- Early on the Doctor Who story The Seeds of Doom the Doctor, Sarah Jane, and two scientists are stranded at an Antarctic research station with a colleague who's been infected by a deadly alien parasite, and his only chance is an emergency amputation. The scientist the Doctor tells this to is shocked because he's a zoologist, but he agrees to try after Sarah Jane points out his colleague, a botanist, is even less qualified.
- Simon Tam in Firefly is a trauma surgeon not a therapist. But then he is also a Big Brother. So presumably that will do. There is not much else.
- The Walking Dead features Rick finding a doctor after his son Carl has been (accidentally) shot. Cue this exchange:
Lori: You've performed this before, right?
Greene: In a sense.
Lori: But you're a doctor?
Greene: Of course. I'm a vet.
Lori: You're a veteran? Like a combat medic?
Greene: A veterinarian.
- During the parish Christmas pageant in The Vicar of Dibley, Alice goes into labor with her and Hugo's first child. Geraldine asks if there's a doctor in the house. One guy pipes up with, "I'm a vet!"
- In "Big Chicken Dinner" of Last Resort, Grace Shepard is assigned as defense lawyer to crew member accused of raping an island girl. She points out to her Captain that she isn't a JAG lawyer, but he comments that she was on the honor committee in military school which is "more than the rest of us". He tells her to just do the best she can. The prosecutor was the local island thug, so it wasn't like she was particularly outclassed.
- She later again protests her assignment, but is overruled. It's revealed at the end the real reason she didn't want the case is that she was raped at the academy, as retaliation for punishing another cadet for honor infraction. Her case was never investigated, and she concluded over the course of the trial that the crew member did in fact rape the islander.
- At the beginning of "Les nuits de Paris" (Les Luthiers), after mentioning that anybody who knew the current trends in French music should know the name Jean-Claude Tremend, Marcos Mundstock would eagerly announce said musician's brother-in-law presence in the theatre, inviting him to sing a song.
- Many RPG systems allow a character to "default" on a skill, using a different but related skill with some kind of penalty. How difficult this is depends on the system and the specific skills involved; e.g. in GURPS if you know how to drive a car well you'll be able to handle anything from a motorcycle to a tank, but trying to perform surgery on basic first-aid training is practically impossible.
- Dungeons & Dragons version 3.5 had a feat called Jack of All Trades which allowed you to make a skill check in any skill that said "Trained Only" without training, turning you into an all purpose "Closest thing we've got". Generally the results are very bad (you only have your attribute and any magic/tool bonuses, which is generally in the single digits total), though an obscure elf only feat can turn it into Omni Disciplinary Scientist.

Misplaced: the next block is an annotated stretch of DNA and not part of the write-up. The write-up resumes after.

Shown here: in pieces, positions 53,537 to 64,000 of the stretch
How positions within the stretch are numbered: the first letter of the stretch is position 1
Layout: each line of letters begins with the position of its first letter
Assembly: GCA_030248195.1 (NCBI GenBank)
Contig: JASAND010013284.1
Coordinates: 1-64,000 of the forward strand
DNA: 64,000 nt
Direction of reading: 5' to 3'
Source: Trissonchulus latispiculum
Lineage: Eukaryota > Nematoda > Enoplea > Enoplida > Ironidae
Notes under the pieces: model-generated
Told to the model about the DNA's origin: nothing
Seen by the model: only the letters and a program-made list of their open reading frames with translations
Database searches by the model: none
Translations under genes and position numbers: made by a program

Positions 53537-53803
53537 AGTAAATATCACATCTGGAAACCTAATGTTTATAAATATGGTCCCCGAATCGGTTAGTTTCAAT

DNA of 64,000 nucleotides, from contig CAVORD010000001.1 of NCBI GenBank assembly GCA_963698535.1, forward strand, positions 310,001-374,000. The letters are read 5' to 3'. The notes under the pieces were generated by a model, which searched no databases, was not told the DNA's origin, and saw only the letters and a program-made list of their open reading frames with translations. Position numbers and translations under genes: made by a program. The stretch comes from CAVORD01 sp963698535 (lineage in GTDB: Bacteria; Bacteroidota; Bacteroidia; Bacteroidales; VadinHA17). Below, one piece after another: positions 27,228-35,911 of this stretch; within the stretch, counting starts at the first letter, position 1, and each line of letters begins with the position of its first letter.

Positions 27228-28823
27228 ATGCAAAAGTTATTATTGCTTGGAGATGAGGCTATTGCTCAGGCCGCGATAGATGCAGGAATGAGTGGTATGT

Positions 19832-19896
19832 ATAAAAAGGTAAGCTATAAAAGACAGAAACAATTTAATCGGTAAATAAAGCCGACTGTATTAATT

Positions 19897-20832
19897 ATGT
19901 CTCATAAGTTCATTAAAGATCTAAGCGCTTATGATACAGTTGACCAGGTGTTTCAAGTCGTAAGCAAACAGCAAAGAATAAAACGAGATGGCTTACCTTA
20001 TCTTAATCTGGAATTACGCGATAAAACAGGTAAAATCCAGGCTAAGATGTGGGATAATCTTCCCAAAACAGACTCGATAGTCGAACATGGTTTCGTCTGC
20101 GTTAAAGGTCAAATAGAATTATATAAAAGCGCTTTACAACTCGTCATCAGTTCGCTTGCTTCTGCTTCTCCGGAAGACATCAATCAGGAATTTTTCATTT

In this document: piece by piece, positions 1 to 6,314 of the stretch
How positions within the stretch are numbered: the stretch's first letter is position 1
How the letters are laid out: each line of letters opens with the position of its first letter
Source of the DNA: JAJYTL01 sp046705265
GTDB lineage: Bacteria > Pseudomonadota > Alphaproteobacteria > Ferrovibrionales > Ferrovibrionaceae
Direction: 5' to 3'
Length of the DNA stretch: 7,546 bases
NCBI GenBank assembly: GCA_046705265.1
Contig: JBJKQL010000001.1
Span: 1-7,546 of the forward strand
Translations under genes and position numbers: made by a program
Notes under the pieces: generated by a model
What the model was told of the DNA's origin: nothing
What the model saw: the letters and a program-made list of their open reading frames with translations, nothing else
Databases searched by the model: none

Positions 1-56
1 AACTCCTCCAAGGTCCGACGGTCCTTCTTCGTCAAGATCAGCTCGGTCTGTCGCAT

- There was once a documentary on a small town damaged by a storm, and at the local hospital, things got so bad that, at one point, one surgeon found himself to be the only medical professional in the building, with no one to help him with a surgical procedure he absolutely had to do on a patient. In desperation, he found a random guy in the hallway and drafted him to help. The guy had no medical training whatsoever, and was given a surgeon's gown, mask, gloves, and had to help out in performing surgery.
- The U.S. Secret Service originally was founded to investigate counterfeiting. However, since the U.S. Marshals lacked the manpower, and the other law enforcement agencies (such as the Parks Police and Post Office Inspectors) didn't fit the bill, the Service got stuck investigating most federal-level crimes. This continued until the FBI and other dedicated agencies were created and took over some of those responsibilities.
- Also the reason why a former Treasury Department agency is responsible for protecting the most powerful leader on the planet. They were the closest thing Congress had to do the job at the timenote . When it became clear (on account of three assassinations in 36 years) that dedicated bodyguards for the President were a necessity, it was quicker to re-purpose some of the existing Secret Service agents than to create a new agency for the job.
- Skippy of Skippy's List fame was at one point assigned as unit interpreter during a deployment in Albania by virtue of having been deployed in another country nearby previously and owning an English-to-Serbocroat (not Albanian) dictionary.